# Pascal's Triangle generator

What's Pascal's Triangle? That's what it is (Wikipedia has all the theory, if you need).

The thing I wrote here is a generator of the *n-th row* of the triangle, that doesn't use more then the memory needed to store the solution. Instead of allocating a *Triangular Matrix*, and building every row based on the one above, solution is *built in place*.

## How does it work

The result is generated *"filling the row from right to left"*. I start initiating the element on the right hand side to `'1'`

. Then, I run something like:

```
init result[0.. requested_row]
result[requested_row-1] = 1
for i = 2 -> requested_row do:
for j = requested_row-i -> requested_row-1 do:
result[j] = result[j] + result[j+1]
endfor
endfor
```

Clearly this is nothing special. Just a little trick to avoid to use a triangular matrix. Memory is not cheap, you know! ;-)

```
#include <stdio.h>
#include <stdlib.h>
void print_row(unsigned long long* row, unsigned int size) {
static unsigned int j;
for ( j = 0; j < size; ++j ) { printf("%llu ", row[j]); }
printf("\n");
}
unsigned long long* pascal_triangle_line(unsigned int pascal_row){
static unsigned int i, j;
unsigned long long* result = NULL;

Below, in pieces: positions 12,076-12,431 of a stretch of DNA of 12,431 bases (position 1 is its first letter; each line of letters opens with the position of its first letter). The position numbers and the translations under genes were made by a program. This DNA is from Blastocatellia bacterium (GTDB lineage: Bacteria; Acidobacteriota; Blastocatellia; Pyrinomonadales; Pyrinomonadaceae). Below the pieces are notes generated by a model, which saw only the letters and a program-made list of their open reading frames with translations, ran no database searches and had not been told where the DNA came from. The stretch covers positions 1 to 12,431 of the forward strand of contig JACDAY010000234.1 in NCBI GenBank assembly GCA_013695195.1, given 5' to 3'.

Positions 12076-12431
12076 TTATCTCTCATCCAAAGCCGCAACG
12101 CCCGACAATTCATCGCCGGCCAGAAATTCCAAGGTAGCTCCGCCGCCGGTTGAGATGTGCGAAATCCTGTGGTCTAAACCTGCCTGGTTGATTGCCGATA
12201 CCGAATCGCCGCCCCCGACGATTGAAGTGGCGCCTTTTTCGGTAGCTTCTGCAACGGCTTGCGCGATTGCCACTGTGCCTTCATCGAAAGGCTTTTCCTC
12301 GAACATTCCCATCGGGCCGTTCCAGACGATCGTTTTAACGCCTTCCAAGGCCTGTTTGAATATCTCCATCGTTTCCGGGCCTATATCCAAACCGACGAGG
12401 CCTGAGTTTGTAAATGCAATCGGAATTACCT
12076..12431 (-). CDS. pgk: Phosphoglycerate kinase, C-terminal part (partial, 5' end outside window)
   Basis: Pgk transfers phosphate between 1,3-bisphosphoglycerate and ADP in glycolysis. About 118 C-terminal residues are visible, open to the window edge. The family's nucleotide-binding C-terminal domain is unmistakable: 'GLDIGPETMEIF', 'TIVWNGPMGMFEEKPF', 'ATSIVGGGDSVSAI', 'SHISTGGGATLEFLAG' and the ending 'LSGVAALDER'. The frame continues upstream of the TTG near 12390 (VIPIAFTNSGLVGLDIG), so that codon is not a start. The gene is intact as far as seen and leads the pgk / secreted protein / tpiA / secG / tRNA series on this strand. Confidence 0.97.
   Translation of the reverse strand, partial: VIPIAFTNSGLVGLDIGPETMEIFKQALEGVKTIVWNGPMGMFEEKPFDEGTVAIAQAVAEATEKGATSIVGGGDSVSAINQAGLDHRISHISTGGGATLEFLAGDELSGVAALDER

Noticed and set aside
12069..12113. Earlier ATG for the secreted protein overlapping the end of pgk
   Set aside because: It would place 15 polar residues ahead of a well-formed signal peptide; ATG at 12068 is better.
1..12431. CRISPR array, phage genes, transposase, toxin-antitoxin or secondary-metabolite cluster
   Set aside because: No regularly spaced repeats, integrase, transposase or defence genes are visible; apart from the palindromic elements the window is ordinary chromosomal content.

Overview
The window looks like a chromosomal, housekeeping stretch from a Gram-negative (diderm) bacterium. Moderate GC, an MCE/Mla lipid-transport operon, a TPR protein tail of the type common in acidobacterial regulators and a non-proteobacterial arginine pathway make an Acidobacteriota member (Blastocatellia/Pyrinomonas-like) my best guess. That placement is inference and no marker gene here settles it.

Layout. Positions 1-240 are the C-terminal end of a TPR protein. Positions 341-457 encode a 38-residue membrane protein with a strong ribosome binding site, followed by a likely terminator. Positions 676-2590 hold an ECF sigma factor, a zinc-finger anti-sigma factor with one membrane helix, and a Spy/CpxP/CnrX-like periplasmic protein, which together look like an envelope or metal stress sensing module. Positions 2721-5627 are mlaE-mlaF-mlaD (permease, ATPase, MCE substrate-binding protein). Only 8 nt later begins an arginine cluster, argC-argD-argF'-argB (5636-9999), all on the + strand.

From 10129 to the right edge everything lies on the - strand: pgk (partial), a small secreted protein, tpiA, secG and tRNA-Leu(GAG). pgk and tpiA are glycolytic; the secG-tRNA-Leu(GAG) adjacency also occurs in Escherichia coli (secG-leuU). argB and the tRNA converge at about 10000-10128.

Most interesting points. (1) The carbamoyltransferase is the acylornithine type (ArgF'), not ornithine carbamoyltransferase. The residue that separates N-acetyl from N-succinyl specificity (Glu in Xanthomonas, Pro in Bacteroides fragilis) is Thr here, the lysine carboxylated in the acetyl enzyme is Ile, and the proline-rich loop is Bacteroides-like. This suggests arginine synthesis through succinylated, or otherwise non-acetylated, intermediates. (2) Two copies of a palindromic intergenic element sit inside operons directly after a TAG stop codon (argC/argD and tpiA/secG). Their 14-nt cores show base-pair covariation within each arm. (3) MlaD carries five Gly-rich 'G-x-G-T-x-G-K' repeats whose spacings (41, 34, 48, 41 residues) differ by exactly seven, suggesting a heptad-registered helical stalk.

result = (unsigned long long*)calloc(pascal_row, sizeof(unsigned long long));
if ( NULL != result ) {
result[pascal_row-1] = 1; // First element on the right is always '1'
for ( i = 2; i <= pascal_row; ++i ) {
#ifdef DEBUG
print_row(result, pascal_row);
#endif
for ( j = pascal_row-i; j < pascal_row-1; ++j ) {
result[j] += result[j+1]; // Calculate the 'j'-th element
#ifdef VERBOSE
printf("(row: %d, element: %d) => %llu\n", i, j, result[j]);
#endif
}
}
}
return (result);
}
int main(int argc, char** argv)
{
unsigned int input;
unsigned long long* result = NULL;
// Check the Input
if ( argc == 2 ) input = atoi(argv[1]); else return (EXIT_FAILURE);
// Calculate the required line
result = pascal_triangle_line(input);
// Print result
if ( NULL != result ) {
printf("RESULT ROW:\n");
print_row(result, input);
return (EXIT_SUCCESS);
}
return (EXIT_FAILURE);
}
```

Complexity in time: O(n^{2}/2). After all, the complexity is a constant operation O(1), multiplied by the number of elements in the Triangular Matrix: n^{2} elements divided by 2. BUT bear in mind that O(n^{2}/2) = O(n^{2}). So, **it's more correct to say that the complexity is quadratic**.

Of course, if instead you need the whole triangle (not just an arbitrary row) you will have to store it somewhere, so this solution wouldn't work for you as it is.